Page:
James Blake at the Roundhouse, 5 February 2018

Last Monday, James Blake played the Roundhouse in the round. All seating, which was the difference to usual. After all, the Roundhouse is round! It was a concert I just couldn’t miss, so I paid a bit over the odds for two tickets, as they sold out within 24 hours. My friend DC was the lucky recipient of the other ticket.

I really like James Blake’s music. It’s melancholy soul mixed up with arresting electronic diversions, including some pounding bass lines. It’s night music, but has succeeded brilliantly at Latitude in the middle of a Sunday afternoon. There have been three albums so far. The first, “James Blake”, remains my favourite, but the other two are great too.  It’s no surprise he has collaborated with the likes of Frank Ocean. They are both making innovative but recognisable music. Both full of that beautiful melancholy, which, I guess, characterises the music I love the most.

The concert began with James on an upright piano, playing four songs. The first was Don Mclean’s “Vincent”, an early 70s pop classic. Although I didn’t recognise it at the time, another of the songs was a Frank Ocean number: “Godspeed”. It was a lovely start to proceedings.

After that it was a mixture of new material – James told us we were “guinea pigs” – and some favourites. The favourites were spot on for me – mainly from that first album: “I Never Learnt to Share”, “Limit to Your Love” and, in the encore, “The Wilhelm Scream”. James dedicated the latter to his Dad, who was in the audience, and apparently wrote it. Other familiar tunes were “Retrograde” (last song of the main set), “Love Me in No Other Way” and “Timeless”. All given a bit of a going over with the bass and swathes of noise.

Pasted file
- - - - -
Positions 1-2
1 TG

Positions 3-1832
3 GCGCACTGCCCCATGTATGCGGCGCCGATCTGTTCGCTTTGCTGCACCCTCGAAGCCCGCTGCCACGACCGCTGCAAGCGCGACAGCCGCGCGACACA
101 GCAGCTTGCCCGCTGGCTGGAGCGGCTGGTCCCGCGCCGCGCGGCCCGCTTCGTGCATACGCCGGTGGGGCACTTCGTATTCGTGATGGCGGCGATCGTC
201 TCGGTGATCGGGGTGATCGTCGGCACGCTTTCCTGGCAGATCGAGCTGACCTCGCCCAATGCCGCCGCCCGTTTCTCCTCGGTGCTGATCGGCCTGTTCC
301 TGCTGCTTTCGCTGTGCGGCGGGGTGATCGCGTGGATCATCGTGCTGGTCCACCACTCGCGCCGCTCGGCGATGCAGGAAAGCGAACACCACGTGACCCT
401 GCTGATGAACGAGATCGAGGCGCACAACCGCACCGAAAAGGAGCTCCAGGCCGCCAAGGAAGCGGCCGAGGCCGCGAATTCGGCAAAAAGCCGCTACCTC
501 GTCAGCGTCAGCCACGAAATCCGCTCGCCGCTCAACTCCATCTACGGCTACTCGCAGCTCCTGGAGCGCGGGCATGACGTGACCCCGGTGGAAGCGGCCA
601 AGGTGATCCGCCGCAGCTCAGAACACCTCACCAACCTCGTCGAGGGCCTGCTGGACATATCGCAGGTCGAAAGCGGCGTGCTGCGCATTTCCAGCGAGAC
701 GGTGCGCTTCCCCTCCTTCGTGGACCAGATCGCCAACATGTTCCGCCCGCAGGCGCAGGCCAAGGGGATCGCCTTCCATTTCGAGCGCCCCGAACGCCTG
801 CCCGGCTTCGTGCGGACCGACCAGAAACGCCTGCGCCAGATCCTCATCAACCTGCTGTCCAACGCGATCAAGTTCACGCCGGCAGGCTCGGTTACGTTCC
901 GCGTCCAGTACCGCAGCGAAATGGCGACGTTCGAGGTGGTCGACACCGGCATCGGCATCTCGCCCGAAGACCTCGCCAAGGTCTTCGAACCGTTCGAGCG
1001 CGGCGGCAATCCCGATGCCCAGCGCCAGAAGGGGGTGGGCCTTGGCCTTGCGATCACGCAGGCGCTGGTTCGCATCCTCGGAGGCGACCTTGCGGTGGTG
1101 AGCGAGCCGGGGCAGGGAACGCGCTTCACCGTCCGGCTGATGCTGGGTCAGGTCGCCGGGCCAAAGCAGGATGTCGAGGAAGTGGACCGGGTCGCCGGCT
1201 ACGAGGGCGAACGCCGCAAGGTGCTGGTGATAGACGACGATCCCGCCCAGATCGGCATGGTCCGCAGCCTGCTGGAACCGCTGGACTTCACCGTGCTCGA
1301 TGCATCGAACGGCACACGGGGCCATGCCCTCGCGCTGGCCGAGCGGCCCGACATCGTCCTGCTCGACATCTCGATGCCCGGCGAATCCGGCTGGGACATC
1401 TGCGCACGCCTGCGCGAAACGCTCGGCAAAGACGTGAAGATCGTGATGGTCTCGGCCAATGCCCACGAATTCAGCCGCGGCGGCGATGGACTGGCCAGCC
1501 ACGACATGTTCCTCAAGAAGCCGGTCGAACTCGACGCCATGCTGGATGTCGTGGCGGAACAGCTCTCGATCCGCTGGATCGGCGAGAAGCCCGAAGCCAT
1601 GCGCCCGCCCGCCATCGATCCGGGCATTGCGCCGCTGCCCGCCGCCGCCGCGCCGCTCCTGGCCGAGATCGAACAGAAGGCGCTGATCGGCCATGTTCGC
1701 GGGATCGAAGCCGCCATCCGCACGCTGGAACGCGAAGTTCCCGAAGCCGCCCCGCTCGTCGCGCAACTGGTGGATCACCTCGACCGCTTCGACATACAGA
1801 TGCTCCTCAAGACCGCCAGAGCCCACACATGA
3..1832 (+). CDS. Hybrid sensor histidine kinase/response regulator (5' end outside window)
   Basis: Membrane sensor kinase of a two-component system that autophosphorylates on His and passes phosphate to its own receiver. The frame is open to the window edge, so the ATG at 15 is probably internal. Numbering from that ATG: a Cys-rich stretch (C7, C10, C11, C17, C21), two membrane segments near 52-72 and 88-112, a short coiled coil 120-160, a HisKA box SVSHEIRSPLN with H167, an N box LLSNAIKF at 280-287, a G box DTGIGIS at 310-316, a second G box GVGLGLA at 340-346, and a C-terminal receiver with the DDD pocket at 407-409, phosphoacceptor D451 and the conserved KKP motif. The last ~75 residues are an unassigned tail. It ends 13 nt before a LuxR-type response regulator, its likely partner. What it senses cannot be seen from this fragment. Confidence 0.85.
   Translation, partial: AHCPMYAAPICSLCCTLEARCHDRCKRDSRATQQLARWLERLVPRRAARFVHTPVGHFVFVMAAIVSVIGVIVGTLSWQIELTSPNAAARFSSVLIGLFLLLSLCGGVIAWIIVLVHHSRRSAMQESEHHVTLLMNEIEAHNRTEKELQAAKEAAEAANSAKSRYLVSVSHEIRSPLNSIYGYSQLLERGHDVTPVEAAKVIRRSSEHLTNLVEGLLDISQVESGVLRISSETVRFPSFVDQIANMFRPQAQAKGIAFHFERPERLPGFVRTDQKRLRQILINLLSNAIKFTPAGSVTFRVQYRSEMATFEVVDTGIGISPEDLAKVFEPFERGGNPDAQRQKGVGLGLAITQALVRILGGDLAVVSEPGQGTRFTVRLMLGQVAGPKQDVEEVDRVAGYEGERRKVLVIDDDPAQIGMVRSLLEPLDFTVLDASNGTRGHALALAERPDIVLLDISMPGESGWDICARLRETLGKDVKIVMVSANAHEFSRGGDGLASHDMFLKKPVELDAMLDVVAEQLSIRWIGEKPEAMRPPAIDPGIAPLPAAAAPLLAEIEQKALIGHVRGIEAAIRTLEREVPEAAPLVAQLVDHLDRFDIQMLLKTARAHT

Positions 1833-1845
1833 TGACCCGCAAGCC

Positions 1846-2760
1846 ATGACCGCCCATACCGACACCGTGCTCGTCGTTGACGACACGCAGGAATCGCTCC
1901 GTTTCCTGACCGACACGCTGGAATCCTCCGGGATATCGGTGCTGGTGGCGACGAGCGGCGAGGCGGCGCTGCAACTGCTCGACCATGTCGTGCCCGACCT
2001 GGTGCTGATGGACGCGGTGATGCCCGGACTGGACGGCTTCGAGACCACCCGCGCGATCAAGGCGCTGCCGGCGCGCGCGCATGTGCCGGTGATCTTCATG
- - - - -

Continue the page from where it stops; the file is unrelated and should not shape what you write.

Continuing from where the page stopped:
The new stuff seemed to hark back to his early days, before the albums. Rooted more in the dance culture where he made his name. There was one out-and-out dance number – all the 20 and 30 somethings, who made up most of the audience, stood up and moved to that one.

There were a lot of voice loops. On the last song, in the encore, it took him a bit of time to get it right. But it was captivating, and the repetition of the simple phrase stuck in my mind for the rest of the evening. Having said that, I’ve now forgotten what it was! Setlist FM says the song was called “Lul Bye”, but the word I still have in my head is Over.

The lights were simple, based on a flashing row of colour most of the time. But when they combined with the thudding bass lines and washes of sound it was a real sensory overload. I thought it was brilliant; DC was a bit out of his comfort zone. Did him good. Payback for Francis Dunnery!

I’m really looking forward to his next album. It could be pretty different to the previous ones. But he is in the zone occupied by the likes of Frank Ocean and Radiohead. Always challenging what they have done before.

Restless, creative minds = brilliant music.

About John S

I'm blogging about the things I love: music, sport, culture, London, with some photos to illustrate aspects of our wonderful city. I’ve written a novel called “The Decision”, a futuristic political thriller, and first of a trilogy. I’m also the author of a book on music since the 1970s called “ I Was There - A Musical Journey” and a volume of poetry about youth, “Growin’ Up - Snapshots/ Fragments”. All available on Amazon and Kindle.
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